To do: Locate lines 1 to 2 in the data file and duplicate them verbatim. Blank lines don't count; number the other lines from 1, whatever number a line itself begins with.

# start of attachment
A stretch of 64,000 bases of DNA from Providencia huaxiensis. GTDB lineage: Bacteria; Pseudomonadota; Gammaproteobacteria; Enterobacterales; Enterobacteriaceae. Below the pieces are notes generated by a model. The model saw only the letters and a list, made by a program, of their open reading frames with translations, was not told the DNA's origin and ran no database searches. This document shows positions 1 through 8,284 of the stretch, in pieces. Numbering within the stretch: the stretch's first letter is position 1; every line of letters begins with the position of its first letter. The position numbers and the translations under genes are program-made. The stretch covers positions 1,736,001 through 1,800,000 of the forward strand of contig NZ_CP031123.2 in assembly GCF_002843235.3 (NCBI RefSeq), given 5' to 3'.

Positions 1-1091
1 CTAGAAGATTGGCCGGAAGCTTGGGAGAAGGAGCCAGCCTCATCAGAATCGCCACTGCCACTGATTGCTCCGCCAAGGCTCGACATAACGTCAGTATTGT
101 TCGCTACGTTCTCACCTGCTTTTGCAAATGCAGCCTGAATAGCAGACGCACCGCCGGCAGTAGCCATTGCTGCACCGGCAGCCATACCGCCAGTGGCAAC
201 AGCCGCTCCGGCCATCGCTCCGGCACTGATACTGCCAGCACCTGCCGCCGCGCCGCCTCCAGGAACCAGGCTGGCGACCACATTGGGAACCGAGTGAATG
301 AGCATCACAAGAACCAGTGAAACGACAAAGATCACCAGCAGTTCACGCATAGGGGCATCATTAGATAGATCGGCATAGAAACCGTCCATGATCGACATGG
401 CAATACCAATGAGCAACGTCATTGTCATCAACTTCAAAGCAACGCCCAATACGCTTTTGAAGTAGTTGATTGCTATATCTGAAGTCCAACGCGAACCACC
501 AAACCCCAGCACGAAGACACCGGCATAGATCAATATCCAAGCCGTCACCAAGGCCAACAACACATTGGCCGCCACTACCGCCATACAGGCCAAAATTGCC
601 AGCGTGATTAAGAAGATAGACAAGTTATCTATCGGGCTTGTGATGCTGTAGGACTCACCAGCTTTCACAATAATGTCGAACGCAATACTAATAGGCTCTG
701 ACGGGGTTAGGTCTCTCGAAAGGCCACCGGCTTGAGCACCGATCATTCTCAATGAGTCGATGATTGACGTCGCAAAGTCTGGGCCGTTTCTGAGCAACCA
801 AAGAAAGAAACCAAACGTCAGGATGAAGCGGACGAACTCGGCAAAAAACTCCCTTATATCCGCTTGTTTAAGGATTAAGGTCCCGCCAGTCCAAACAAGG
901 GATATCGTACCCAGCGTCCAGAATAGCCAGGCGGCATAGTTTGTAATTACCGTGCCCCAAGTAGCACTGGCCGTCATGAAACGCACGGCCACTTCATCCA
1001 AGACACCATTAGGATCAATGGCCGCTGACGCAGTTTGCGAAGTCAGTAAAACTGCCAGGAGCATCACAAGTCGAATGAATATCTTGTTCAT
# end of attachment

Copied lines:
A stretch of 64,000 bases of DNA from Providencia huaxiensis. GTDB lineage: Bacteria; Pseudomonadota; Gammaproteobacteria; Enterobacterales; Enterobacteriaceae. Below the pieces are notes generated by a model. The model saw only the letters and a list, made by a program, of their open reading frames with translations, was not told the DNA's origin and ran no database searches. This document shows positions 1 through 8,284 of the stretch, in pieces. Numbering within the stretch: the stretch's first letter is position 1; every line of letters begins with the position of its first letter. The position numbers and the translations under genes are program-made. The stretch covers positions 1,736,001 through 1,800,000 of the forward strand of contig NZ_CP031123.2 in assembly GCF_002843235.3 (NCBI RefSeq), given 5' to 3'.

Positions 1-1091